John Piper is responsible for this article.
In it he answers this question, "Does the Bible allow for divorce in the case of adultery?"
With this response:
"I don't think so. I don't think the Bible allows divorce and remarriage ever while the spouse is living. That's my radical, crazy, conservative, narrow, hard-nosed, very needed view in our divorce-happy culture." (italics mine)
I do not think that the New Testament authors would allow for such a marriage as many that exist today wherein dangerous abuse takes place or disregard for the spouse as a personal agent with needs, wants, and a destiny in Christ to even be called such. If they would allow for this, I am glad they did not write about it. I do not want to open the floodgates for divorce to take place more often than it already does, but so many people get married to somebody who is not being entirely honest from the get-go. I think that to hold somebody accountable to the biblical standard of marriage, which presupposes a certain kind of theological commitment on the part of both parties (even arranged marriages in the churches apparently presupposed something like this 1Cor 7), when they got married by a different standard is confusing. It is perhaps akin to adding dogmatic pronouncements to the church's creed without consulting any of the Christians who make up the church. In other words, teaching people who do not know the gravity of marriage, particularly if they are in an abusive or morally impure marriage, that they ought not get a divorce under any circumstance just seems wrong headed.
Instead of making divorce more difficult, teachers in the church should make it impossible by magnifying marriage more thoroughly. We should be magnifying it as a permanent commitment made on both ends in our culture, magnifying it as a means towards sacrificial living, magnifying it as a difficult road, magnifying it as Christ honoring and God exalting, magnifying it as beautiful, and magnifying it as worthy of careful consideration before ever attempting it. Marriage is much more grave than even running for political office, for though politicians get elected based on their inability to actually accomplish anything of value, they have advisers to make it seem like they aren't ruining people's lives. Spouses have no such advantage, do marriage wrong and you mess somebody up for ever.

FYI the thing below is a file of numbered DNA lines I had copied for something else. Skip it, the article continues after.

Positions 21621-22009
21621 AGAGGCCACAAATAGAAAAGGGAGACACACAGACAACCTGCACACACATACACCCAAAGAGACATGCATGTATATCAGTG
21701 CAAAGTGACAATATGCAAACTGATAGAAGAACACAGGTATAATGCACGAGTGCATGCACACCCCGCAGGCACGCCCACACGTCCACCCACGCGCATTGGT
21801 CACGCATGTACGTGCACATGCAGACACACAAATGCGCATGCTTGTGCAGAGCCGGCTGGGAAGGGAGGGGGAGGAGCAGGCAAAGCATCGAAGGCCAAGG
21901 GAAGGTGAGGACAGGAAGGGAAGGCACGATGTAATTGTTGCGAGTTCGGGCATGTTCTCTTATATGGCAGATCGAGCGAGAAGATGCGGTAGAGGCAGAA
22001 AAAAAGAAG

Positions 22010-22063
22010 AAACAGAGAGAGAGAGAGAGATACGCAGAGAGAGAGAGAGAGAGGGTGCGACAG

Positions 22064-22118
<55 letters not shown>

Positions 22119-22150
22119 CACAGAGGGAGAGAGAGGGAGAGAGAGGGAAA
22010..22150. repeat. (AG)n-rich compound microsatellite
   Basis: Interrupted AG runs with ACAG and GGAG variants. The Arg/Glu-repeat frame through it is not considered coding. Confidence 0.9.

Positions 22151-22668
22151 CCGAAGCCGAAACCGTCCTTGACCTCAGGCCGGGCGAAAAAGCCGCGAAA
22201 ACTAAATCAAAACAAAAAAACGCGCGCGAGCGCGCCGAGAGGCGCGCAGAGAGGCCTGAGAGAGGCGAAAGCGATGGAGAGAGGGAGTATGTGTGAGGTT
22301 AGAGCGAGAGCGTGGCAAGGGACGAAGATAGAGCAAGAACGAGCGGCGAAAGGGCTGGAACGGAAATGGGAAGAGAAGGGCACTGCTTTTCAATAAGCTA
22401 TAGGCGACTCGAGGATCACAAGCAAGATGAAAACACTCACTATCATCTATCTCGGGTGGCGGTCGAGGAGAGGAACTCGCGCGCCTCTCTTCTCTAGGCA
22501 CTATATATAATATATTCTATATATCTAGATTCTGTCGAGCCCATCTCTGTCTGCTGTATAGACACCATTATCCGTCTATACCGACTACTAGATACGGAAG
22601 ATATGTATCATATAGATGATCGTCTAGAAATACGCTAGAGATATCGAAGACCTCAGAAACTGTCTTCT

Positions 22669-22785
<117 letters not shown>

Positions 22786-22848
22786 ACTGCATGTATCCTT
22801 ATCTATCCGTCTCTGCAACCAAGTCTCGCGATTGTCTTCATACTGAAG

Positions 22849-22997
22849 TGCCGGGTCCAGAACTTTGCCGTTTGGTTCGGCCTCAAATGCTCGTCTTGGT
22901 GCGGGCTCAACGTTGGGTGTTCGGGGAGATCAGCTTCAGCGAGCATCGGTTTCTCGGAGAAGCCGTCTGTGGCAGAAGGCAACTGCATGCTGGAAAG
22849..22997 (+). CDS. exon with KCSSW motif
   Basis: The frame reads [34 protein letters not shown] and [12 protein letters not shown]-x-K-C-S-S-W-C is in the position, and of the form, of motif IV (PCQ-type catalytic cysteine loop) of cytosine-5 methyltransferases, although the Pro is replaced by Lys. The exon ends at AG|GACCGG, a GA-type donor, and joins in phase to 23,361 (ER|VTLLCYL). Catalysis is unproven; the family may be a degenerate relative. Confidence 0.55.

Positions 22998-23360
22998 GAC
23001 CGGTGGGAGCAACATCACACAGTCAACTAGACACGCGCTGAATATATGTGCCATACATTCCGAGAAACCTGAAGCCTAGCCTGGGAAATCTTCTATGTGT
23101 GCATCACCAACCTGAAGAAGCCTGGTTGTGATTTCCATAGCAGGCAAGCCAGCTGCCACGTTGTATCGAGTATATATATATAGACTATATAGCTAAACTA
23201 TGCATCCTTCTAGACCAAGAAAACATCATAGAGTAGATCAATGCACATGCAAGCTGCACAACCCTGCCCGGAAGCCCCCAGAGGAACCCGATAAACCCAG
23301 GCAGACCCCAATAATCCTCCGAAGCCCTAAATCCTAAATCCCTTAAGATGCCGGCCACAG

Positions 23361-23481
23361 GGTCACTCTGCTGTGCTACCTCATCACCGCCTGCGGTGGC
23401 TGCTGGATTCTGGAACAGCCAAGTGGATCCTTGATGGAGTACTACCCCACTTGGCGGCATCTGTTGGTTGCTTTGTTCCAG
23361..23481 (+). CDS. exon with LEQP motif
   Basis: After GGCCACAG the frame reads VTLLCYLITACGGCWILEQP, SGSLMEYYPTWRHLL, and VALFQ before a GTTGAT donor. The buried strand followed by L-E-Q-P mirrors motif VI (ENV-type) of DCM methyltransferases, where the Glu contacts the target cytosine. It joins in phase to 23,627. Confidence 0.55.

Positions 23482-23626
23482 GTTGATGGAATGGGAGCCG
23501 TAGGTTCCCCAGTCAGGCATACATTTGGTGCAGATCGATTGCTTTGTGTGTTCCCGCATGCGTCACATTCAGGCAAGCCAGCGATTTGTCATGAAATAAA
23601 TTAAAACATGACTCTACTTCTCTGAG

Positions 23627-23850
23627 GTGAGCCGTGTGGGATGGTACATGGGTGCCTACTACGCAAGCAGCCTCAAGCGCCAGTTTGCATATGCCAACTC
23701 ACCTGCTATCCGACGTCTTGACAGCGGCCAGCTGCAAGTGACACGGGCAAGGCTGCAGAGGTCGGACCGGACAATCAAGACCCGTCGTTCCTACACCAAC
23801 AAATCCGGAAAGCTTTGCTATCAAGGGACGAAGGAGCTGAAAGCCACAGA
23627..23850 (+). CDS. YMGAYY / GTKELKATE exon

Note: Piper wrote this article particularly to husbands who have been cheated on, so insofar as it is a call to faithfulness and forgiveness I am on board. But insofar as Piper's view entirely excludes the possibility of a morally acceptable grounds for divorce or dissolution of a marriage (which from reading other sermons, articles, and books he does this) I have to say, "No sir, I don't like it." So, if somebody who has an intentionally Christ honoring commitment to their spouse, and presumes reciprocation, then gets cheated on then sure, they are responsible to forgive. Even then I would qualify that by saying that if the disruption to that marriage was ultimately destructive to the broader purposes of God's kingdom (see the Lord's prayer), then it might be better to end it, for instance, if it hinders feeding the poor, the spread of the gospel, the worship of the church, or causes temptation for others. Not that one could easily claim that their problems with a spouse's immorality hinders the purposes of God, though perhaps somebody who walks in the way of Christ daily intending to do his will in all the spheres on life would easily recognize such a situation, and such a person would also be most able to forgive.